(1845 - 1912)
Born in Bavaria in 1845, Isidor Straus came to the
United States at the age of 9, residing first in Georgia and then in New
York City. Together with his brother Nathan, Isidor started to sell
glassware and china in R. H. Macy's in 1873. By 1896, the enterprise was so
successful that the Strauses purchased the entire store, helping to build
what is now the largest store chain in the world.
Isidor Straus was a trusted advisor to President Grover Cleveland,
and he was elected as a Democrat to the fifty-third Congress to fill
the vacancy caused by the resignation of Ashbel P. Fitch, and served
from January 30, 1894, to March 3, 1895. He did not run for reelection
in 1894 to the Fifty-fourth Congress.
Straus resumed the mercantile business in New York
City and served as a member of the New York and New Jersey Bridge Commission.
He was also a founder of an endowment fund for the Jewish Theological
Straus sailed on the maiden voyage of the Titanic.
When the ship was sinking on April 15, 1912, because of his age (67),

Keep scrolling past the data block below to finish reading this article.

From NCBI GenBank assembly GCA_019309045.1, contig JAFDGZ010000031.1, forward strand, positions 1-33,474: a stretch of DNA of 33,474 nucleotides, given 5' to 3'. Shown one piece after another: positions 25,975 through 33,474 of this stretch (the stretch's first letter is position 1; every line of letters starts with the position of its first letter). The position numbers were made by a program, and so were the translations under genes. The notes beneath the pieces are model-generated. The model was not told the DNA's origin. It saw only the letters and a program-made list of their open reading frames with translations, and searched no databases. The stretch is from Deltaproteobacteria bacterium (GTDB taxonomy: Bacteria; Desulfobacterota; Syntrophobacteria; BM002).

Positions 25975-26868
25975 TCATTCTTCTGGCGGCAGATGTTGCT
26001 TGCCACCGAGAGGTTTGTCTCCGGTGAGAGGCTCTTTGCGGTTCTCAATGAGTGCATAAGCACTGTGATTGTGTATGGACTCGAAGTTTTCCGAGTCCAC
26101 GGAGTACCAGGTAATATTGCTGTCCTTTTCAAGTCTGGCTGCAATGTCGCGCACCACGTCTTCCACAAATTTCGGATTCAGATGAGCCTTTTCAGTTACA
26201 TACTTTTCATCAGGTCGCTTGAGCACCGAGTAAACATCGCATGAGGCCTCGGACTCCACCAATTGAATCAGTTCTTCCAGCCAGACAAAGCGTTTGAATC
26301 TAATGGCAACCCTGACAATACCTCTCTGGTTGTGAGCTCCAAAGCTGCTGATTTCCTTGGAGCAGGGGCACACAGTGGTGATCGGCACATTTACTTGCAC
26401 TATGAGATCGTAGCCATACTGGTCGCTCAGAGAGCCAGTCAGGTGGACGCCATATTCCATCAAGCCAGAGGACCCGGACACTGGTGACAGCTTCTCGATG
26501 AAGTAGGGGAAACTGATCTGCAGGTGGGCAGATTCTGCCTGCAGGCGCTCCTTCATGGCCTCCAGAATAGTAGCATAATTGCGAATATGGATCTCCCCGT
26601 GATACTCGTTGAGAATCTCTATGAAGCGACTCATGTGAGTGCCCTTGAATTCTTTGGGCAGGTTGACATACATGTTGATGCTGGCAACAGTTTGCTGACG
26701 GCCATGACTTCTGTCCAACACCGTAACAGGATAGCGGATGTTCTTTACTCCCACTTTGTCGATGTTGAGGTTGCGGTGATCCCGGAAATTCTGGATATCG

Isidor was told that he would be allowed to depart with the women and
children. But he firmly refused any special treatment, saying he would
enter a lifeboat only with the other men. He urged his wife Ida to board
a lifeboat, but she also declined, reportedly saying, "We have
been living together for many years, and where you go, I go." Over
40,000 people attended the couple's memorial service, and their story
was told in a Yiddish song by Solomon Smulewitz.
The body was subsequently recovered and interred in
the family vault in Beth-El Cemetery, Fresh Pond Road, Brooklyn, N.Y.
Sources: Jewish-American Hall of Fame - Jewish Museum in Cyberspace;
Directory of the United States Congress